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Molly Bloom's Soliloquy from Ulysses

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  • United States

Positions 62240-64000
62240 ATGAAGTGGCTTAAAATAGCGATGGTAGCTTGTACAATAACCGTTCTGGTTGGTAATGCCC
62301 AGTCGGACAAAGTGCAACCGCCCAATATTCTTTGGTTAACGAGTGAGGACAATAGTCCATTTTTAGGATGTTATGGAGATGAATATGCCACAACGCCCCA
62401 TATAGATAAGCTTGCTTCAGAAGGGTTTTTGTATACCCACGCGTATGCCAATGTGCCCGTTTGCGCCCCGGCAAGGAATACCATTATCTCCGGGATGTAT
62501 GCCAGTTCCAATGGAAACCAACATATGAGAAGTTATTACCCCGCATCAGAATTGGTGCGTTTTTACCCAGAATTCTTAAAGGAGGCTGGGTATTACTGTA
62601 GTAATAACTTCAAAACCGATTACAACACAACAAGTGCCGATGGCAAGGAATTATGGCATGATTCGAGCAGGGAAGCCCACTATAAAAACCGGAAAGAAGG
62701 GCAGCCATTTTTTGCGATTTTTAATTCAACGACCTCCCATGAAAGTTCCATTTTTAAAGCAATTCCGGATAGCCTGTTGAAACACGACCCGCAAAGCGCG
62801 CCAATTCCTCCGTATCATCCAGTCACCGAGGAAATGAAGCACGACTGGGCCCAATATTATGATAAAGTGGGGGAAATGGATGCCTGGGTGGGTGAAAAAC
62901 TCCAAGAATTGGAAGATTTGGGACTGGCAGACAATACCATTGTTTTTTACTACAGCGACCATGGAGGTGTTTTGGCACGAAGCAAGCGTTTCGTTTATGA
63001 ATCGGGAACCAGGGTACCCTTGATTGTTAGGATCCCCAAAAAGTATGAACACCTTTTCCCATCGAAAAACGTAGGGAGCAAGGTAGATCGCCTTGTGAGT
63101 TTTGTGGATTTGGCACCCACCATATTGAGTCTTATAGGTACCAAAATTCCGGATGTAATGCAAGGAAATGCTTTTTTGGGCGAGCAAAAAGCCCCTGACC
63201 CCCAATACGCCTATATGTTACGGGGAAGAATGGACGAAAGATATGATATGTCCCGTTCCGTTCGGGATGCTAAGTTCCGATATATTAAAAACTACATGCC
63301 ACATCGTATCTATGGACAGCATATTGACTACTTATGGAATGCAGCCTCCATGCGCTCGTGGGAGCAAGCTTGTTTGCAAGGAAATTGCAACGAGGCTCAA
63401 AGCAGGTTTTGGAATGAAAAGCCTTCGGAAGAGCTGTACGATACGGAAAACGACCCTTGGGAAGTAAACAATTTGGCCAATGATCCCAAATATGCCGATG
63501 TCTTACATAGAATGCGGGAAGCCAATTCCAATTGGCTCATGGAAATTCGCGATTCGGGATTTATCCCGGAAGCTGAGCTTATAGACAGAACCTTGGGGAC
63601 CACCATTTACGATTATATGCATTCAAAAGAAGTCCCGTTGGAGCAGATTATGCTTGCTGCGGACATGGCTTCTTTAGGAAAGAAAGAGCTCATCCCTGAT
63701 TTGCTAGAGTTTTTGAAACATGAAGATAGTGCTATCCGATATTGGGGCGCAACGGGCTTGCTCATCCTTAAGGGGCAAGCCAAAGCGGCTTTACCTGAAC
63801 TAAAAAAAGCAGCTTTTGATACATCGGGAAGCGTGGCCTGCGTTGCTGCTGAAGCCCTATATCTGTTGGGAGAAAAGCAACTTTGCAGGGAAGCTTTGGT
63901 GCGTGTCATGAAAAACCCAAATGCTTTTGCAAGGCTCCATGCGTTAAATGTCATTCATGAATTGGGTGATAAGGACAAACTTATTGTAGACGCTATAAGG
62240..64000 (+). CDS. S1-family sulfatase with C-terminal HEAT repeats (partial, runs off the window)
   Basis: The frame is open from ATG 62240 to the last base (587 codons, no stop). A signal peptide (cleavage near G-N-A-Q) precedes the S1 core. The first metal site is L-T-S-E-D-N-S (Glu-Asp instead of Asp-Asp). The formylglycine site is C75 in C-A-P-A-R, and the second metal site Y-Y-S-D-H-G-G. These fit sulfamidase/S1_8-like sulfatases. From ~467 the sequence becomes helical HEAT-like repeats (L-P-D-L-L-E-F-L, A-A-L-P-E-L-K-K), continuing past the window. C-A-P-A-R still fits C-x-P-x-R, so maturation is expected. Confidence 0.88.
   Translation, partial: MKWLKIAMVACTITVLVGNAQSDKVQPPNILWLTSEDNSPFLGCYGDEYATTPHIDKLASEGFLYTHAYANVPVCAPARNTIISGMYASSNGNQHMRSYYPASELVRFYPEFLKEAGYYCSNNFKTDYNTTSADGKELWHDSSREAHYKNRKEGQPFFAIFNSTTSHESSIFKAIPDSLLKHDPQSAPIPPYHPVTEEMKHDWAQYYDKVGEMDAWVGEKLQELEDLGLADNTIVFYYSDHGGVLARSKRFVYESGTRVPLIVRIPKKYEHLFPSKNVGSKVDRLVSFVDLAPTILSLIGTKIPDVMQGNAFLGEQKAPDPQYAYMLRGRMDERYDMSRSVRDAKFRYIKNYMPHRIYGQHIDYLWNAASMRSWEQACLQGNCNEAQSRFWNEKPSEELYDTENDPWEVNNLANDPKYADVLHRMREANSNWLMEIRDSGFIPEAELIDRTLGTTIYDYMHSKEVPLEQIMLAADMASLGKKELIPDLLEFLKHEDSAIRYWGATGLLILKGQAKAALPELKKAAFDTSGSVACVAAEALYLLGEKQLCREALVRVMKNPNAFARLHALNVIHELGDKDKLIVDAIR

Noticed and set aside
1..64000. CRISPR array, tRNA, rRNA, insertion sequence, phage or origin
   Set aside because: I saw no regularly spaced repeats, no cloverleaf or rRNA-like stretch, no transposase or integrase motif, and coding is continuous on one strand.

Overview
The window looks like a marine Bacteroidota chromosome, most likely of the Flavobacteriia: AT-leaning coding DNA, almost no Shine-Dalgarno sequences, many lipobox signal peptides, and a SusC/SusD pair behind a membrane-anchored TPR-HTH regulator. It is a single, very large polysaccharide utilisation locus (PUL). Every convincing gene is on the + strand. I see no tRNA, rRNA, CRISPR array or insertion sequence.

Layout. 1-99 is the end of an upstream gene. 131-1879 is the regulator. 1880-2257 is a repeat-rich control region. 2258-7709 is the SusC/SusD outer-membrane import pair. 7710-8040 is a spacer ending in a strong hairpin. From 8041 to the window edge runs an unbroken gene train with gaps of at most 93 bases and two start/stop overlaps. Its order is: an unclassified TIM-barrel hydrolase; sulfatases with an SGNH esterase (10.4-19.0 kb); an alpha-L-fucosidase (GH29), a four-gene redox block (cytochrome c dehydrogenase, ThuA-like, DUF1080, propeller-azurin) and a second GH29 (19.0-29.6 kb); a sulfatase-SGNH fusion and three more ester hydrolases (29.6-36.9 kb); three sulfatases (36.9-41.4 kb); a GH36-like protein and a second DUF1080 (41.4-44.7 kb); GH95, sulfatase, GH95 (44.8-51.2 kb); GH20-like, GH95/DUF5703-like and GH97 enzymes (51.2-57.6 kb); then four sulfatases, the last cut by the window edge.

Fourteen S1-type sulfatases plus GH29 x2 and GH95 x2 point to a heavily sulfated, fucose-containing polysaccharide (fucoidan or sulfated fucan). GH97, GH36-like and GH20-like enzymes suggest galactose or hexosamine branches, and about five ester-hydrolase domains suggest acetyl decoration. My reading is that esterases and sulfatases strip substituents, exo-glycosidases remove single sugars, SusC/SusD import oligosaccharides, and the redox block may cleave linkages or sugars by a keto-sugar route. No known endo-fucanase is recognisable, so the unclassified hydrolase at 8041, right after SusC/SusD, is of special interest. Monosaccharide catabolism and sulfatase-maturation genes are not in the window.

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Molly Bloom’s Soliloquy, the remarkable climactic conclusion to Ulysses, remains, nearly a century after its first publication, one of the most remarkable chapters in world literature. It is night, the end of a long day (16 June 1904) for Leopold Bloom’s wife, Molly. She lies in bed, muses on the events of the day, her life with her husband, her affair with Blazes Boylan, and drifts towards sleep. Joyce tried to document a woman’s thoughts in an unexpurgated stream of consciousness: subjects, memories, fantasies interweave among the incomplete sentences. Regarded as scandalous and brilliant in its intimacy, the soliloquy is captivating and engrossing, especially when read so convincingly by the Irish actress Marcella Riordan. For those who have found it difficult to get to the end of Ulysses, here, unabridged, is the soliloquy on its own — and curiously it works almost as an extended poem, with a rhythm and an intimate power that are unforgettable.
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